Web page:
In the fourth place, let us inquire whether the children of the church be not greatly neglected. The church has surely very important duties to dis. charge towards their children. These are. placed peculiarly under their care and instruction. By the church, in connexion with their believing par. ents, these children have been dedicated to God, and baptized into the name of the Father, the Son, and the Holy Ghost. The church, as well as their respective parents, are under the most soiemn obligation to see them brought up in the nurture and admonition of the Lord. Duty is piain : and to en. gage his people in the most zealous and faithful performance of it, God thus promises : I wili pour my Spirit upon thy seed, and my blessing upon thine of spring : and they shall spring up as among the grass, as willows by the water courses. One shall say, I am the Lord's ; and another shall call himself by the name of Jacob; and another shall subscribe with his hand unto the Lord, and surname himself by the name of Israel. How rich, how animating the pro. mise ! But do we long and pray for its fulfilment ? Are we faithful to those under our care? Does the church use their proper influence and authority over their children? Are they instructed, admonished, and restrained as the word of God requires ? Are their minds suitably impressed with their rela. tion to the Church, their baptismal consecration, and their solemn duty to subscribe with their own hands to be the Lord's? Dear brethren, is it not for a lamentation, that these things are exceedingly neglected ? What is done by our churches to train up their children in wisdoni's ways?
Here is a great cause of the present declension. Children were not thus neglected in the primitive and best days of the New England churches ; but great care was taken to train them up for God. And it appears that whenever he revived his work, by special grace, the converts were chiefly the children of his covenant people, who had devoied them to the Lord in baptism, and earnestly sought for them the renewing of the Holy Ghost.
“ The prevalent neglect, in our churches, of a duty, so great and obvi. ous, ought to excite the deep concern of all who love the welfare of Zion. Perhaps there is no obligation disregarded with less remorse, or more fatal effects, than that of bringing up youth in the nurture and admonition of the Lord. Christian families are as certainly the nurseries of the church upon earth, as she is herself the nursery of the church in heaven. Nor is there a more alarming symptom of her condition, than the few, the very few, who tread in the steps of their religious parents.--We exhort the churches to think on this subject; 10 think on it with a serious, prayer ful attention, cor. respondent with its immense importance. The most plausible objections of those who deny the divine rite of infant baptism, are furnished by our criminal inattention to such, as have been solemnly dedicated to God."* ...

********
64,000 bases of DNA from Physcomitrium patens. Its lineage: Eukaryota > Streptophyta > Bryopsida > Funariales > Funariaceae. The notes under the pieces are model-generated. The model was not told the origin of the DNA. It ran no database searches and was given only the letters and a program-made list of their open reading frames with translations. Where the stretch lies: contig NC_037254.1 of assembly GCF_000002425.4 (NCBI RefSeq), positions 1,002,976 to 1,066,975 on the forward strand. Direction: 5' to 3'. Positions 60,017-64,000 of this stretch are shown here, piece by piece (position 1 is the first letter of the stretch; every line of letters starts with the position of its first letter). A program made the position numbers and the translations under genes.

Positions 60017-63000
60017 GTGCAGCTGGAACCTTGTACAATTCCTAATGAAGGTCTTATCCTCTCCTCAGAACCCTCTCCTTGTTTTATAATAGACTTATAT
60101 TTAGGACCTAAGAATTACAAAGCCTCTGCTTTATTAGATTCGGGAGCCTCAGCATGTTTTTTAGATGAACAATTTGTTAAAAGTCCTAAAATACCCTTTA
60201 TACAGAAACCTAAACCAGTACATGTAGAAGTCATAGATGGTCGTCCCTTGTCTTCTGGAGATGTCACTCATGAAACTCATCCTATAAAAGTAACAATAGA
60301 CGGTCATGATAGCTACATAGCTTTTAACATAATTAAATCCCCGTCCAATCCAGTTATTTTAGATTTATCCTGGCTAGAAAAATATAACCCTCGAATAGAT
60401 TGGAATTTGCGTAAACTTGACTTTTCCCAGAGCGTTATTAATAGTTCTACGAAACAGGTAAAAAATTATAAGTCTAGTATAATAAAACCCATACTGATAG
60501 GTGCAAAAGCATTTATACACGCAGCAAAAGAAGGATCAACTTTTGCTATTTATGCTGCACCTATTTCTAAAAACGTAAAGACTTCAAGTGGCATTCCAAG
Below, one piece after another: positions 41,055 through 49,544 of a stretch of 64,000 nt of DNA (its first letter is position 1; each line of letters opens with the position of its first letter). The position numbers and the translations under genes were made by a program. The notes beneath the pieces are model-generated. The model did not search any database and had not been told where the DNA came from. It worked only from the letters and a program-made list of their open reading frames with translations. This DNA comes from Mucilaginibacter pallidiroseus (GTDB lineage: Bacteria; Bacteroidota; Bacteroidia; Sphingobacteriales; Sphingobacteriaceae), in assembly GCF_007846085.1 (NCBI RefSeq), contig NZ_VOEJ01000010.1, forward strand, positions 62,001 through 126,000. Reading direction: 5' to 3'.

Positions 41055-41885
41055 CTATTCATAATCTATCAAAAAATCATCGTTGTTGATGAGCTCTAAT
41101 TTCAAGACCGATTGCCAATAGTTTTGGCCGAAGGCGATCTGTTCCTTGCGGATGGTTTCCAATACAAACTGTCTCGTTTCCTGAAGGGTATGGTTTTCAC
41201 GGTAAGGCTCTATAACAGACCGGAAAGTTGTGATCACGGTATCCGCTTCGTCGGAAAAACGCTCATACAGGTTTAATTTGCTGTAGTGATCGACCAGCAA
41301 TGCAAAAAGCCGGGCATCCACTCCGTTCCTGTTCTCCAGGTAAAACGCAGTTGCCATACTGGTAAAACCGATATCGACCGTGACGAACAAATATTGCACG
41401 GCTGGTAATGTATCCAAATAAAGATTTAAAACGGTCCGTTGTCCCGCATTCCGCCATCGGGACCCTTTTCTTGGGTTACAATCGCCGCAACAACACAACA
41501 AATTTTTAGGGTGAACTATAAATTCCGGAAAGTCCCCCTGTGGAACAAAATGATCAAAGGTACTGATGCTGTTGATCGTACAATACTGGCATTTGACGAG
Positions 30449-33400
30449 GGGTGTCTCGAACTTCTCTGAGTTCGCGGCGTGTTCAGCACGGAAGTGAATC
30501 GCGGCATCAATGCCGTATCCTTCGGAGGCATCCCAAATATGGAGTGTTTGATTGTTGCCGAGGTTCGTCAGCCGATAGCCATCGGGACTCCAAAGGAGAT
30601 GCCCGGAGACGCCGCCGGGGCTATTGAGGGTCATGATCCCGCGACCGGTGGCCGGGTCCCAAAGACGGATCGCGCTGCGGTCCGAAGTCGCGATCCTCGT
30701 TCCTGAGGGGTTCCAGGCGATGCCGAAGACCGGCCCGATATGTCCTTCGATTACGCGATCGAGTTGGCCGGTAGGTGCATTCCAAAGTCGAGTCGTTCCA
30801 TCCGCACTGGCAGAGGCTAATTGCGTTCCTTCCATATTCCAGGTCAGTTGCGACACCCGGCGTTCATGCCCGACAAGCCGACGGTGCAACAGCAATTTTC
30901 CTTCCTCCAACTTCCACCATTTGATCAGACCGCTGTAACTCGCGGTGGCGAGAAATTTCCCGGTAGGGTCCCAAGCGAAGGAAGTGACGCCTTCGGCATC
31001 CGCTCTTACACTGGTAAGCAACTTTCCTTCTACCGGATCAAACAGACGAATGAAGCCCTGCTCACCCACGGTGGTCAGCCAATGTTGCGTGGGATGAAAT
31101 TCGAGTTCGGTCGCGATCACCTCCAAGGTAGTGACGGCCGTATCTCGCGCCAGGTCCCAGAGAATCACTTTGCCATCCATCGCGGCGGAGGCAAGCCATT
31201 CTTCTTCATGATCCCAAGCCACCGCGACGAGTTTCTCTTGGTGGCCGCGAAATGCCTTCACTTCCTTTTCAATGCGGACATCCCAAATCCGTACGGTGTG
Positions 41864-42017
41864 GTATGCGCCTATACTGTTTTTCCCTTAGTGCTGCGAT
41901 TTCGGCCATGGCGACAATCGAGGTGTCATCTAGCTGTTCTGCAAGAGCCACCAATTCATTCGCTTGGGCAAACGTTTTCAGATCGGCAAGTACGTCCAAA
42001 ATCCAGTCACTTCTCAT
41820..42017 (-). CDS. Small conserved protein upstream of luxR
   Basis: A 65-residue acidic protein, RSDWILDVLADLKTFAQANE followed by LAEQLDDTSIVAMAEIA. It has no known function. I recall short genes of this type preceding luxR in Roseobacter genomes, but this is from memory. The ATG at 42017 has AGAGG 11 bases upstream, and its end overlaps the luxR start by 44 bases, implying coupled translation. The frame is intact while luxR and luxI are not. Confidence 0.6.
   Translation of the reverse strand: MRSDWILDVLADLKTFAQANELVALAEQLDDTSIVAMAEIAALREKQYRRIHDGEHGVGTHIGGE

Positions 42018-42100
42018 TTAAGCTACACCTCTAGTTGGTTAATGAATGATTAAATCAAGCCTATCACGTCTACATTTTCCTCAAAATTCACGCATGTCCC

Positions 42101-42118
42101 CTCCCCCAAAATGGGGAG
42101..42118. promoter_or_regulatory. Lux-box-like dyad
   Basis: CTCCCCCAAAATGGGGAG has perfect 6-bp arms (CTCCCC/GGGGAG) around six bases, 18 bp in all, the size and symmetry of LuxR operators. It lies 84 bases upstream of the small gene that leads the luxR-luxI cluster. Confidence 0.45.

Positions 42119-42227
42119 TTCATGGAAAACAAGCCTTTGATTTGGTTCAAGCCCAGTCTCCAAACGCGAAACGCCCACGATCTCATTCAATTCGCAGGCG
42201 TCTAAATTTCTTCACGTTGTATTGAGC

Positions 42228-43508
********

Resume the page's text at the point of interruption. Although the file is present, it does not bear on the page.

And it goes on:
We would suggest another consideration. While the children of the kingdom,” are neglected, it is doubted whether any suitable exertions can be sincerely made to promote Christ's cause. Can persons neglect their own children, and yet labor, with a right spirit, for the salvation of others ? Can a man, in christian love, leave his own family to perish, and seek the salvation of strangers ? What should you think of a man, who left his own chil. dren to die with hunger, while he spent his time in procuring bread for others! You would esteem him a very unfeeling, cruel parent. If any pro.
* See an excellent address of the General Association of Connecticut, in the Panoplist for September 1808, and in the Religious Repository for November and December 1808.
dide not for his own, and specially for those of his own house, he hath denied the faith, and is worse than an infidel. This is as true in spiritual, as in temporal things. How then must God regard' those, who appear much engaged for the salvation of others, while they neglect their own children - It is true, we should love our neighbor as ourselves. But we cannot truly love our neighbor, if we have no love to our own souls : nor can we truly love his family, if we have no love to our own. And in the exercise of true love, we shall be most concerned for those, with whom, we are most nearly connected. Towards these we have peculiar duties to discharge Can we, habitualiy, omit these duties, and yet maintain a right spirit ? Can a church of Christ be rightly engaged to promote his cause, while they neglect those, peculiarly under their care? Persons may gain more popular applause by their zeal abroad and among strangers. But the sincerity of their love is testified by their conduct at home. The fruits of trile love appear in private, as well as - in public. Let us abound in this love, and we shall make zealous exertions to save our children.
"To promote greater attention to the religious education of baptized children,” we would join with the General Association of Connecticut, in recommending the following things: